Alabama tied for most cervical cancer deaths in country
According to the Center for Disease Control, cervical cancer is killing more women in Alabama and Mississippi than any other state.
The American Cancer Institute estimates 110 women died from cervical cancer in 2019.
27 percent of children age 11 to 15 have had both of the recommended doses of the HPV vaccine, which can protect against certain types of HPV that lead to cancer, compared to 49 percent nationally.
Dr. Jennifer Young Pierce, head of cancer control and prevention and a professor of interdisciplinary clinical oncology at the Mitchell Cancer Institute at USA, said many types of cervical cancers are preventable if patients complete all three rounds of the HPV vaccine as a child and are curable if caught early. Pierce advises patients to get Pap tests and HPV tests at their yearly gynecological appointment.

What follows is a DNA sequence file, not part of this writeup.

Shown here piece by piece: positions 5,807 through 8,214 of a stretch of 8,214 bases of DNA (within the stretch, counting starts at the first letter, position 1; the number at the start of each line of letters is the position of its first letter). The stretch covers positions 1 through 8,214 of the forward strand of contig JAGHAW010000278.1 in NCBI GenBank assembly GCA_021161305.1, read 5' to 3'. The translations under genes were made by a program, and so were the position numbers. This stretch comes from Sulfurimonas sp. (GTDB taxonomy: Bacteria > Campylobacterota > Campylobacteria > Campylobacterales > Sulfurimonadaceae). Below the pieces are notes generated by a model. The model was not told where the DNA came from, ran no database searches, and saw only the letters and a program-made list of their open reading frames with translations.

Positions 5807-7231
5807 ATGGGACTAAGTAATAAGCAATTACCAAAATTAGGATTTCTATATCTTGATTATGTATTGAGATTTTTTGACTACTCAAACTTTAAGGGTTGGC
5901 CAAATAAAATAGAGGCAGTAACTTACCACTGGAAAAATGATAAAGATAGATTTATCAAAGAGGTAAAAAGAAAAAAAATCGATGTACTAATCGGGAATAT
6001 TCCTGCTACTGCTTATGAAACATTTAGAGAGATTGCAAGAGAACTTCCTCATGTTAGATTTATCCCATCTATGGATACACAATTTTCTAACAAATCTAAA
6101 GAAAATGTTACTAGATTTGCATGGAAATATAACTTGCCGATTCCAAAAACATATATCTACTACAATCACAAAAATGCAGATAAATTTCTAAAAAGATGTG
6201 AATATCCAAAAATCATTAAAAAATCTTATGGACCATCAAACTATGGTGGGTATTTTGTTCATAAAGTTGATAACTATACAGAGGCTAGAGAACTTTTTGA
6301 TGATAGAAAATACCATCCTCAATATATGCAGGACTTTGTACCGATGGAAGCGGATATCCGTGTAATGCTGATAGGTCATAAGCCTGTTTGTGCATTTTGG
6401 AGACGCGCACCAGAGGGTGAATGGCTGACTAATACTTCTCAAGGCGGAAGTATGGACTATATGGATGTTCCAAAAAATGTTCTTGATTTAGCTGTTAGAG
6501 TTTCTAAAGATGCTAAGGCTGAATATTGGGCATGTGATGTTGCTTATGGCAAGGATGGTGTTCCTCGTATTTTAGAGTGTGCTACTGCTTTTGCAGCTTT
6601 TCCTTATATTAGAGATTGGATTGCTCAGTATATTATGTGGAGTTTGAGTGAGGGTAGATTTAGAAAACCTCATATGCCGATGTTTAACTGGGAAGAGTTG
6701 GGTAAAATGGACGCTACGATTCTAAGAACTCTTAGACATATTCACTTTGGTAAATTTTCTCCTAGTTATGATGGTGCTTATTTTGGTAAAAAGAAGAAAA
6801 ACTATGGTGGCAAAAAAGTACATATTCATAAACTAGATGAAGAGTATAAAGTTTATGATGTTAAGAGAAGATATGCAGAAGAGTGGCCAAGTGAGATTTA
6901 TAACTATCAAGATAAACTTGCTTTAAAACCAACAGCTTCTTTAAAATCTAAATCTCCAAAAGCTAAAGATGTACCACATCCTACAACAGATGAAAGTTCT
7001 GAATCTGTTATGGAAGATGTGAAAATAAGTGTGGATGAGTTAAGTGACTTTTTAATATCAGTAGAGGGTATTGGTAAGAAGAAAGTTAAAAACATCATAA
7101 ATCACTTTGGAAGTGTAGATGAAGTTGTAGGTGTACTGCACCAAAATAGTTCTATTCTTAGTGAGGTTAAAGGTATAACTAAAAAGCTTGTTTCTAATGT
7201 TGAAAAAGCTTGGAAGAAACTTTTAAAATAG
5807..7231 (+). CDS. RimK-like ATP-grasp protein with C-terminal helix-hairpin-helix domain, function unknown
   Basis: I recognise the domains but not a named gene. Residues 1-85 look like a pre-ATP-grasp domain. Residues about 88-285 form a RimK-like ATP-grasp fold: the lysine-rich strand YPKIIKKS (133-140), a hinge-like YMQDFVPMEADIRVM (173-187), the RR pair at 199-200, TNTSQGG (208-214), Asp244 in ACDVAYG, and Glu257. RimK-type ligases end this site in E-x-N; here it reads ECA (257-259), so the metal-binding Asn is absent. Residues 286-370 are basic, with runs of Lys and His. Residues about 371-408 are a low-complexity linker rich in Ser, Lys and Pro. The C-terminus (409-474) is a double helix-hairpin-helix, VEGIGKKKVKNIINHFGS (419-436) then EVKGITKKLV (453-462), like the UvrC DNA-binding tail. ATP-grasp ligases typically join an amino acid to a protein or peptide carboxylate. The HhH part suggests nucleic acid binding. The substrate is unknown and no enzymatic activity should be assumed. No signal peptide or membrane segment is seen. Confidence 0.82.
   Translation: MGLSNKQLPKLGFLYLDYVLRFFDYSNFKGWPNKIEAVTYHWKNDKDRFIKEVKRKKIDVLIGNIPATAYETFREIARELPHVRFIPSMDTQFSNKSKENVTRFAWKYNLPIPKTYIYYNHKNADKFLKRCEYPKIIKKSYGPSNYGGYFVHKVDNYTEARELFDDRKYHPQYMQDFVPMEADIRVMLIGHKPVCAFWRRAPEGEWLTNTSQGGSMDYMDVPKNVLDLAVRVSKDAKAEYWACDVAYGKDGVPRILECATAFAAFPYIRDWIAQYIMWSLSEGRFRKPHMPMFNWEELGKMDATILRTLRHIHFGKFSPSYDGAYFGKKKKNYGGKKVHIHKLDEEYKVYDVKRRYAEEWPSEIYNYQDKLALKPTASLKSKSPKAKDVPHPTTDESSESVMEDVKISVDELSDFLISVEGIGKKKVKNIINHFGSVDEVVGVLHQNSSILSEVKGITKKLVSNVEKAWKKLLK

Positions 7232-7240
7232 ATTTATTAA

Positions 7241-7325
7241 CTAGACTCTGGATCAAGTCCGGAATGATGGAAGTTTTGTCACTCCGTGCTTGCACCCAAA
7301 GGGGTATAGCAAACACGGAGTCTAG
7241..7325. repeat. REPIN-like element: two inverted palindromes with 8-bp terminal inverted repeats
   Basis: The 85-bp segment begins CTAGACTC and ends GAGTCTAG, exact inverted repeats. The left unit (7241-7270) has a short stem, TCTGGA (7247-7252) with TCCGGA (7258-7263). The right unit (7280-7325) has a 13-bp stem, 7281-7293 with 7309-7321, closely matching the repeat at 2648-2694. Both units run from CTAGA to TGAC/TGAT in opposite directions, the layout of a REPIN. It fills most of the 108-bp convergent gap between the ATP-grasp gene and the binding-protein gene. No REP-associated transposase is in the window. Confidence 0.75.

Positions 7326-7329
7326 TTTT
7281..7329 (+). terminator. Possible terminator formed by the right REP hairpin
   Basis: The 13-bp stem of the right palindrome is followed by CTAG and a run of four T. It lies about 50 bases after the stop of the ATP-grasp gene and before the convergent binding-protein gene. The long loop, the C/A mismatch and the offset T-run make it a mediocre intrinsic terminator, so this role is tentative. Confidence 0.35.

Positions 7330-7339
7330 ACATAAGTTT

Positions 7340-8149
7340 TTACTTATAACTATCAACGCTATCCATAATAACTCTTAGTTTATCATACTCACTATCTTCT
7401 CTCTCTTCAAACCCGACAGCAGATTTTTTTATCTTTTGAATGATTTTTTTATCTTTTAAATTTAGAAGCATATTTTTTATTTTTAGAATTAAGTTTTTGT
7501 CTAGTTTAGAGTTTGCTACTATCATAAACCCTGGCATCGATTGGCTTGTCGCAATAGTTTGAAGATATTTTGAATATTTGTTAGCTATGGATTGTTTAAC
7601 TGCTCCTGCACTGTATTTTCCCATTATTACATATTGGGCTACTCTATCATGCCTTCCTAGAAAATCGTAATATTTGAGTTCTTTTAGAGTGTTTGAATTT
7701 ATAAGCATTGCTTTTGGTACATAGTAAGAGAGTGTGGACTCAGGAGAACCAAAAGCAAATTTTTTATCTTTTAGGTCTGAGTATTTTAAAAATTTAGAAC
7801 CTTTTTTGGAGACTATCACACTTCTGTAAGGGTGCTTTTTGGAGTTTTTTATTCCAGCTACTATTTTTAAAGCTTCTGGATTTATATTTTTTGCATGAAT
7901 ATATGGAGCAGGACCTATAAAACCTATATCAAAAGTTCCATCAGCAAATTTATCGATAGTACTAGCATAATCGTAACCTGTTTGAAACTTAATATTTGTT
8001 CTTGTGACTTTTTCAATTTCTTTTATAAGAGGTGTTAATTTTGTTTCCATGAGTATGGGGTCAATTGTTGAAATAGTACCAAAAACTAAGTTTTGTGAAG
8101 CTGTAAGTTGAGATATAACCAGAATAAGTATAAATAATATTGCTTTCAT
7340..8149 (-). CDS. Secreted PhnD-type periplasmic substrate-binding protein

“I always say to parents ‘if you want grandchildren, you want this vaccine,’” Pierce said. “Because that’s how you protect your children in the future, but also for girls in particular. It’s how you protect their fertility because most of the treatments for cervical cancer take away a woman’s fertility.”
HPV vaccination rates among children 11 to 15 in Alabama range from 10 percent in Clarke County to 1 percent in Bullock County.
“The number of people who get a Pap test in Alabama is the same as the national average,” Pierce said. “We have lower rates of follow up on those abnormals [Pap test results.]”
Pierce recommends getting a Pap test every three to five years for women ages 21 to 64 and a HPV test starting at age 30.